A copper site is required for iron transport by the periplasmic proteins P19 and FetP†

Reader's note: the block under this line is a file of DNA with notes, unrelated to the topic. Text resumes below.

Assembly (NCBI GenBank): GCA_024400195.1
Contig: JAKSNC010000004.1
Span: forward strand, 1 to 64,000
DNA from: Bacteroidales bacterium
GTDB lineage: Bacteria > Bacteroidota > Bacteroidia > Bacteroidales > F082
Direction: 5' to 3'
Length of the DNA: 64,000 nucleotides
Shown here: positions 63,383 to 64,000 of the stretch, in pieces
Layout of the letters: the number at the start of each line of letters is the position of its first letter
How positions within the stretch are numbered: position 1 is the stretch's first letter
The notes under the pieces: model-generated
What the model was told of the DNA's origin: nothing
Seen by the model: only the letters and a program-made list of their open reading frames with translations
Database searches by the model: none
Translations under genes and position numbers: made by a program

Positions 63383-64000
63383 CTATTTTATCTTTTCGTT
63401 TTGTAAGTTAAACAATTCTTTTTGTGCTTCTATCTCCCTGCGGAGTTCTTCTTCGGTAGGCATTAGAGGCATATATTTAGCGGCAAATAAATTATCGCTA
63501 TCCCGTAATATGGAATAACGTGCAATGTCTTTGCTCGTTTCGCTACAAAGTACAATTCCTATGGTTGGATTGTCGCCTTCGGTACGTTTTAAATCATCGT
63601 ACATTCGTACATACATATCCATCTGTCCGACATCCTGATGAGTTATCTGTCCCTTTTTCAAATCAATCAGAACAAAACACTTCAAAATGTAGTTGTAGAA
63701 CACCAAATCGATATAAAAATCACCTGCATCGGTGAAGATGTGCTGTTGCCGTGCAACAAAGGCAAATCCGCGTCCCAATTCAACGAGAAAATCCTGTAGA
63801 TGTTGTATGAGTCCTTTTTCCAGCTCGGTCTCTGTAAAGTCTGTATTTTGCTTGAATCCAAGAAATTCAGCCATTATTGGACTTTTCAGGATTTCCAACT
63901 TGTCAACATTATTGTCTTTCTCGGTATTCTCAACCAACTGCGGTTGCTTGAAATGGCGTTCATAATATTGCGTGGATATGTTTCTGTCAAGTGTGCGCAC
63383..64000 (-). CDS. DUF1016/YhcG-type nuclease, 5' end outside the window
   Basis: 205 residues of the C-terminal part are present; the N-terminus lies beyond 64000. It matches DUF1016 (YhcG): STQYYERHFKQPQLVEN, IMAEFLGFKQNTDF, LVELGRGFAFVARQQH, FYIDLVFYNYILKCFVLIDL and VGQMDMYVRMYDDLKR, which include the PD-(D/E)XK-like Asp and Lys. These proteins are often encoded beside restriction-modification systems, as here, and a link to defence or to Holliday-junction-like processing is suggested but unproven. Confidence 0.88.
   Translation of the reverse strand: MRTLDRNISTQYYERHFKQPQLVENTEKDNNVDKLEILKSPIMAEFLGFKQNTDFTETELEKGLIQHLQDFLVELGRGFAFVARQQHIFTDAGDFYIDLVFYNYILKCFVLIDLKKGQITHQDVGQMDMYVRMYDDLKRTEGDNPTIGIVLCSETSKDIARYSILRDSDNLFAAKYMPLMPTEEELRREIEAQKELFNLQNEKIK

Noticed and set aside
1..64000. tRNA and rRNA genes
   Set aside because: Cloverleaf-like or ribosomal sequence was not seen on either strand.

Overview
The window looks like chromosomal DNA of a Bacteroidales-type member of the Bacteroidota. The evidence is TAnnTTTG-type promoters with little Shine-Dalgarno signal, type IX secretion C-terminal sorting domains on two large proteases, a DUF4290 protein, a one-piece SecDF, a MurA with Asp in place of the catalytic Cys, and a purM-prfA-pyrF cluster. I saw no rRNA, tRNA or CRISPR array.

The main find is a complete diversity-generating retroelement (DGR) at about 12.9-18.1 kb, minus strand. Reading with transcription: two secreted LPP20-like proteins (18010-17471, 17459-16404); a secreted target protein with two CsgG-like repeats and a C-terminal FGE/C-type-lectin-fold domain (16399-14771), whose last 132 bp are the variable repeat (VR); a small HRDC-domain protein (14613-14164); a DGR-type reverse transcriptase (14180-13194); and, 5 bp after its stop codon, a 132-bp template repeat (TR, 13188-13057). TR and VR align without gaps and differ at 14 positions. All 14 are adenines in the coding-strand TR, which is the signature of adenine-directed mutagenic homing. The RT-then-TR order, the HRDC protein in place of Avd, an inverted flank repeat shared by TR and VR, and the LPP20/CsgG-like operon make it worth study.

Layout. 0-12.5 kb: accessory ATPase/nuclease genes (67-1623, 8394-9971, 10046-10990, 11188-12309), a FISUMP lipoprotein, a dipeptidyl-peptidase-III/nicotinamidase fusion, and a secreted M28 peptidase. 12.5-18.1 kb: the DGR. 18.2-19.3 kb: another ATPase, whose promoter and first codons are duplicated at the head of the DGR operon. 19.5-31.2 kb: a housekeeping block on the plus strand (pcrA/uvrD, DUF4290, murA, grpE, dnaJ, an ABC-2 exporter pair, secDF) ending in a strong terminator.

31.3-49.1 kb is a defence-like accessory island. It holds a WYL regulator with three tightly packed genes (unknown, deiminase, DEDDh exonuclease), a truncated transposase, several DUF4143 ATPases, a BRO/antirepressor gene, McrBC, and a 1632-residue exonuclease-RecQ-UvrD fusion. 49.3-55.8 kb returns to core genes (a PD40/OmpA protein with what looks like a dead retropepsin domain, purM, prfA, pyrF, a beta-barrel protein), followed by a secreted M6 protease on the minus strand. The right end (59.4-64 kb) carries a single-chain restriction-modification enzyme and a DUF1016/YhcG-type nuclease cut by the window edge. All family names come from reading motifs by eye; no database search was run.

Campylobacter jejuni is a leading cause of food-borne gastrointestinal disease in humans and uropathogenic Escherichia coli is a leading cause of urinary tract infections. Both human pathogens harbour a homologous iron uptake system (termed cjFetM-P19 in C. jejuni and ecFetM-FetP in E. coli). Although these systems are important for growth under iron limitation, the mechanisms by which these systems function during iron transport remain undefined. The copper ions bound to P19 and FetP, the homologous periplasmic proteins, are coordinated in an uncommon penta-dentate manner involving a Met-Glu-His3 motif and exhibit positional plasticity. Here we demonstrate the function of the Met and Glu residues in modulating copper binding and controlling copper positioning through site-directed variants, binding assays, and crystal structures. Growth of C. jejuni strains with these p19 variants is impaired under iron limited conditions as compared to the wild-type strain. Additionally, an acidic residue-rich secondary site is required for binding iron and function in vivo. Finally, western blot analyses demonstrate direct and specific interactions between periplasmic P19 and FetP with the large periplasmic domain of their respective inner membrane transporters cjFetM and ecFetM.